2) Induced Surge

During summer a very large negative charge develops in the upper part of lightning clouds.
If there is a power transmission or a communication line near this could, equilateral electric charges collect on the lines and it has high voltage.
An induced electrostatic surge occurs when there is a positive charge on the line near a negative charge from a lightning cloud. When the cloud releases its charge to another cloud or the ground, the charge on the cable is released and it travels in both directions as a wave.

 

 

 

 

When an electric discharge (lightning) occurs between a cloud and the ground, a severe electric current drifts and the induced surge produces an electromagnetic field.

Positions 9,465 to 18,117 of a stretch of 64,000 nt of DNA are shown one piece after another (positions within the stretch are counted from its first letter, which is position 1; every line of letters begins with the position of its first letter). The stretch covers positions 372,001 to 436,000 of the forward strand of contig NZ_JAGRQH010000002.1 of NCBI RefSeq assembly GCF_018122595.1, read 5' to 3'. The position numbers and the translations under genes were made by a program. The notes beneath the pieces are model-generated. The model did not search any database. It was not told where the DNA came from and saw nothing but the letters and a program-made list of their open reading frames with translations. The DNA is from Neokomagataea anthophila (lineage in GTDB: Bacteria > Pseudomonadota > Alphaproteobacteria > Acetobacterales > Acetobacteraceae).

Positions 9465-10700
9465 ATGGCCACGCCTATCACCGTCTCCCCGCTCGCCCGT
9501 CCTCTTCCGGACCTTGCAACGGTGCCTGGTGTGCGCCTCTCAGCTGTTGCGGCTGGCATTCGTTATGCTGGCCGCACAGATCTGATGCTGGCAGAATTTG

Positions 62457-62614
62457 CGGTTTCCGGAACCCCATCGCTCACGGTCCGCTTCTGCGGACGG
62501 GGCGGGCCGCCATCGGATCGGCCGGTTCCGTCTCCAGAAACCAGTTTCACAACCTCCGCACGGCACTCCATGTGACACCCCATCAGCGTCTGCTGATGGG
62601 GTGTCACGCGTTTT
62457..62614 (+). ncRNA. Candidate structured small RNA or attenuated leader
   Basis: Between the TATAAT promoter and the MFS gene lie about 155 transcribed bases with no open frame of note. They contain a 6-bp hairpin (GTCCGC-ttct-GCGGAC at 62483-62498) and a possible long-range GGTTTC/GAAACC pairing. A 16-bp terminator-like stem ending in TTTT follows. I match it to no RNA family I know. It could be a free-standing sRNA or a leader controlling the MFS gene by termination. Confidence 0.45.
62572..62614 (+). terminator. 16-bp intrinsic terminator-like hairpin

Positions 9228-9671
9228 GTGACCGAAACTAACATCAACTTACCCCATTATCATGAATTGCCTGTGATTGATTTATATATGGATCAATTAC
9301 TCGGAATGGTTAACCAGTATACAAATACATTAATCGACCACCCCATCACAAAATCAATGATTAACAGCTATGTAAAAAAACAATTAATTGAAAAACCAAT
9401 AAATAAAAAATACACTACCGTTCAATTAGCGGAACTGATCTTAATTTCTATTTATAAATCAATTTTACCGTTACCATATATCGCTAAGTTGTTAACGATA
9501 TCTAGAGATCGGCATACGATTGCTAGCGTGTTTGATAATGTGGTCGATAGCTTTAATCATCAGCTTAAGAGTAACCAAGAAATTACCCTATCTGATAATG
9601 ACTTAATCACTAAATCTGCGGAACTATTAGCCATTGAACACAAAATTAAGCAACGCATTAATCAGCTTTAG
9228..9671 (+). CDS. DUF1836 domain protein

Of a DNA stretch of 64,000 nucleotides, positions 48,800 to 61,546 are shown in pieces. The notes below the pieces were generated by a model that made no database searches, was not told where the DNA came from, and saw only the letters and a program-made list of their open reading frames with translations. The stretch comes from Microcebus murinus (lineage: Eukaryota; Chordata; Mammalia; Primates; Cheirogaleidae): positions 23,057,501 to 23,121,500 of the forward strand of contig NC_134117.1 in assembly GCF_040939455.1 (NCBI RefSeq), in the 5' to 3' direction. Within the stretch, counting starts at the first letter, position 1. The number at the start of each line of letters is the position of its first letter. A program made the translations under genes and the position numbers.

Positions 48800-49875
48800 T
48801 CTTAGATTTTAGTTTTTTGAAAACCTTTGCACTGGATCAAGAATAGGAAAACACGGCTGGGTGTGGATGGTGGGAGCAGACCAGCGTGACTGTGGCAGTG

If a power transmission line and a communication cable are nearby the lightning strike, they act as an antenna and electromagnetic induction causes abnormal voltage.
When an electric discharge occurs between lightning clouds or between a lightning cloud and the ground, abnormal electrostatic and electromagnetic voltage is induced to the neighboring power transmission line or communication line. This is called an induced surge and is illustrated in fig.2 (a) and (b).

 

 

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